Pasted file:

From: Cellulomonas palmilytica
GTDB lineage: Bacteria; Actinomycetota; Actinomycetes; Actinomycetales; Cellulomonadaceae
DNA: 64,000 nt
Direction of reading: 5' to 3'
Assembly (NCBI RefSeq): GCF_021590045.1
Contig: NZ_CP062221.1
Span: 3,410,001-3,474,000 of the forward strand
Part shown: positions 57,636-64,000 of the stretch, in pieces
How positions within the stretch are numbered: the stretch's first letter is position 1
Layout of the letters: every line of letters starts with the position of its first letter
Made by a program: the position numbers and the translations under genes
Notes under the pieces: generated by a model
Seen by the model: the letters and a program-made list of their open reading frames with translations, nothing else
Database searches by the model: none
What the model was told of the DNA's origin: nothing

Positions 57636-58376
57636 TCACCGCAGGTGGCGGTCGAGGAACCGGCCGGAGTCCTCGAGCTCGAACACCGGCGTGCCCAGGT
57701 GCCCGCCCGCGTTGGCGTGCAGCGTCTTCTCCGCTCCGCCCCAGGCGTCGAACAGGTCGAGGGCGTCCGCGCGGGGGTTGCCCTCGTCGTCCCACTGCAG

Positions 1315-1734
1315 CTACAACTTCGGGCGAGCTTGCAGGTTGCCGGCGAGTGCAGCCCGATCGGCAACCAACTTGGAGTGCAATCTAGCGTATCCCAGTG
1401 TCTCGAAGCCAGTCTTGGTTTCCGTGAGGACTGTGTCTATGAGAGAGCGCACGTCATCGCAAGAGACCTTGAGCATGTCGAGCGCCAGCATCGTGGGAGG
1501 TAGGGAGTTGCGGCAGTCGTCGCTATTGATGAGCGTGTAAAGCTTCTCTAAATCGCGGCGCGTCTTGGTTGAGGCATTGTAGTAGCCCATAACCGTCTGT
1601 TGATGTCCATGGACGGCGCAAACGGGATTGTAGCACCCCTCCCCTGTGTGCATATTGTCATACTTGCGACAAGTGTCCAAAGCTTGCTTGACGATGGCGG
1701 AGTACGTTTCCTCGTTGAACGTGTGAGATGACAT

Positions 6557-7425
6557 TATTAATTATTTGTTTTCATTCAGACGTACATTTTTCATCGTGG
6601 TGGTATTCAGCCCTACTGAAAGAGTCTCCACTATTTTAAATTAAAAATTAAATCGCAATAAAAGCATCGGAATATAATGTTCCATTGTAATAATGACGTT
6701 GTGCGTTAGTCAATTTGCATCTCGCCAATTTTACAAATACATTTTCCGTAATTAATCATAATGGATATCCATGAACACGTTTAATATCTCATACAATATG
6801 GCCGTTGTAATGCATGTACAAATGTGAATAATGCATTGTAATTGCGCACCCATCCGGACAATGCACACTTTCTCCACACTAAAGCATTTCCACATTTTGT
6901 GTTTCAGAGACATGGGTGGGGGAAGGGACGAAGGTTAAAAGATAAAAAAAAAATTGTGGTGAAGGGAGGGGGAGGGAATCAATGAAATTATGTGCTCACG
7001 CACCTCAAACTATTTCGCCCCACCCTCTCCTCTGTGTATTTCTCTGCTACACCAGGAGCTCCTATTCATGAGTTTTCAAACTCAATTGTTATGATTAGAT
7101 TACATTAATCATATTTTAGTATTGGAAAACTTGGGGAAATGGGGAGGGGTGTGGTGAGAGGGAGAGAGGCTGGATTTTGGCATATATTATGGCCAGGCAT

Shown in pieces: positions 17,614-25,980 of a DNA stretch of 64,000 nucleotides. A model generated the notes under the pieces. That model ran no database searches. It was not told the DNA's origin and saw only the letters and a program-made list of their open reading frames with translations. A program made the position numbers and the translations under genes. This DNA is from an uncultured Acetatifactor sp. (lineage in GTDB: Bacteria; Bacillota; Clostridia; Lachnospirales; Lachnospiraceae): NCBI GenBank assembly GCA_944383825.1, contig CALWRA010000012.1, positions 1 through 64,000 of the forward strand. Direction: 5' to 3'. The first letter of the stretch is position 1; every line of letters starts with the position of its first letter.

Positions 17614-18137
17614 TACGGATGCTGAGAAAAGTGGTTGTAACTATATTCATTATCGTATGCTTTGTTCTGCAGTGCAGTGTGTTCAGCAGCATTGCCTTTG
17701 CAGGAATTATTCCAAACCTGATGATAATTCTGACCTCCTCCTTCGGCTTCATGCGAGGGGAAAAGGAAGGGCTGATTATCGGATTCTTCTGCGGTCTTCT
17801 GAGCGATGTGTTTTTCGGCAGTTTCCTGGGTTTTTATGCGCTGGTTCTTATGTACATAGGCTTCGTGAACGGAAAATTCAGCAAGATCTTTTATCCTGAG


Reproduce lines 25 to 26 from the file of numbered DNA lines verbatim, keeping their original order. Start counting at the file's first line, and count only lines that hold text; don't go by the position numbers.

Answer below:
Positions 6557-7425
6557 TATTAATTATTTGTTTTCATTCAGACGTACATTTTTCATCGTGG